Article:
"By Jove!" said the Rector, "it's later than I thought – you're sure I don't bore you."

"Not sure, but you may, Dives," said Sir Jekyl, observing his countenance, which was not quite pleasant. "Come in, and say your say. Have a weed, old boy?"

"Well, well – a – we're alone. I don't mind – I don't generally – not that there's any harm; but some people, very good people, object – the weaker brethren, you know."

"Consummate asses, we call them; but weaker brethren, as you say, does as well."

The Rector was choosing and sniffing out a cigar to his heart's content.

"Milk for babes, you know," said the Rector, making his preparations. "Strong meats – "

"And strong cigars; but you'll find these as mild as you please. Here's a match."

The Rector sat down, with one foot on the fender, and puffed away steadily, looking into the fire; and his brother, at the opposite angle of the fender, employed himself similarly.

"Fine old soldier, General Lennox," said the cleric, at last. "What stay does he make with you?"

"As long as he pleases. Why?" said Sir Jekyl.

"Only he said something to-night in the drawing-room about having to go up to town to attend a Board of the East India Directors," answered the parson.

"Oh, did he?"

"And I think he said the day after to-morrow. I thought he told you, perhaps."

"Upon my life I can't say – perhaps he did," said Sir Jekyl, carelessly. "Lennox is a wonderful fine old fellow, as you say, but a little bit slow, you know; and his going or staying would not make very much difference to me."

"I thought he told his story pretty well at dinner – that haunted room and the cobra, you remember," said the Rector.

The Baronet grunted an assent, and nodded, without removing his cigar. The brothers conducted their conversation, not looking on one another, but each steadily into the grate.

"And, apropos of haunted rooms, Lady Jane mentioned they are in the green chamber," continued the Rector.

"Did she? I forgot – so they are, I think," answered the Baronet.

Here they puffed away in silence for some time.

"You know, Jekyl, about that room? Poor Amy, when she was dying, made you promise – and you did promise, you know – and she got me to promise to remind you to shut it up; and then, you know, my father wished the same," said the Rector.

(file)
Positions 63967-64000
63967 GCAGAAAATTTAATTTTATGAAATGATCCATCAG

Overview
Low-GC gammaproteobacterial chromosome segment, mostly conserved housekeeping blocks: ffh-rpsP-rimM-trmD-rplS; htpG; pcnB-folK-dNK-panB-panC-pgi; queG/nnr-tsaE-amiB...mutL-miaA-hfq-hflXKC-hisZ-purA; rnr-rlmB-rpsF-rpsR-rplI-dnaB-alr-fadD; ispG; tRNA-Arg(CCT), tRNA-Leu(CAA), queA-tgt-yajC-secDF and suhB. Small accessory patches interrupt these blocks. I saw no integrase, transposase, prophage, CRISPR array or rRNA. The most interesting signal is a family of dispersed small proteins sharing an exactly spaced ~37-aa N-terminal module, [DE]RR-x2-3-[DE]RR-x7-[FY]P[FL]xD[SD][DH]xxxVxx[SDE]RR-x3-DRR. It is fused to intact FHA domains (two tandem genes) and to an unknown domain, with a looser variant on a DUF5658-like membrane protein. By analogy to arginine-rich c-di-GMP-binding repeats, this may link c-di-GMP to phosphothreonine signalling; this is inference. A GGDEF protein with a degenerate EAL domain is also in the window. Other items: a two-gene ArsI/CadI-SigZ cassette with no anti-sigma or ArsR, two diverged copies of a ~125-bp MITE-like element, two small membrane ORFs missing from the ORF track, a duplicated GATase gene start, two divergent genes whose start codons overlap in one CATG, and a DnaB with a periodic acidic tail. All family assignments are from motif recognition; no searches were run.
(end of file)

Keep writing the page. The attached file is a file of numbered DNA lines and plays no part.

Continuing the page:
"Come, Dives, my boy, somebody has been poking you up about this. You have been hearing from my old mother-in-law, or talking to her, the goosey old shrew!"

"Upon my honour!" said the Rector, solemnly resting the wrist of his cigar-hand upon the black silk vest, and motioning his cheroot impressively, "you are quite mistaken. One syllable I have not heard from Lady Alice upon the subject, nor, indeed, upon any other, for two months or more."

"Come, come, Dives, old fellow, you'll not come the inspired preacher over me. Somebody's been at you, and if it was not poor old Lady Alice it was stupid old Gwynn. You need not deny it – ha! ha! ha! your speaking countenance proclaims it, my dear boy."

"I'm not thinking of denying it. Old Donica Gwynn did write to me," said the pastor.

"Let me see her note?" said Sir Jekyl.

"I threw it in the fire; but I assure you there was nothing in it that would or could have vexed you. Nothing, in fact, but an appeal to me to urge you to carry out the request of poor Amy, and not particularly well spelt or written, and certainly not the sort of thing I should have liked anyone to see but ourselves, so I destroyed it as soon as I had read it."

"I'd like to have known what the plague could make you come here two days – of course I'm glad to see you – two days before you intended, and what's running in your mind."

"Nothing in particular – nothing, I assure you, but this. I'm certain it will be talked about – it will – the women will talk. You'll find there will be something very unpleasant; take my advice, my dear Jekyl, and just do as you promised. My poor father wished it, too – in fact, directed it, and – and it ought to be done – you know it ought."

"Upon my soul I know no such thing. I'm to pull down my house, I suppose, for a sentiment? What the plague harm does the room to anybody? It doesn't hurt me, nor you."

"It may hurt you very much, Jekyl."

"I can't see it; but if it does, that's my affair," said Sir Jekyl, sulkily.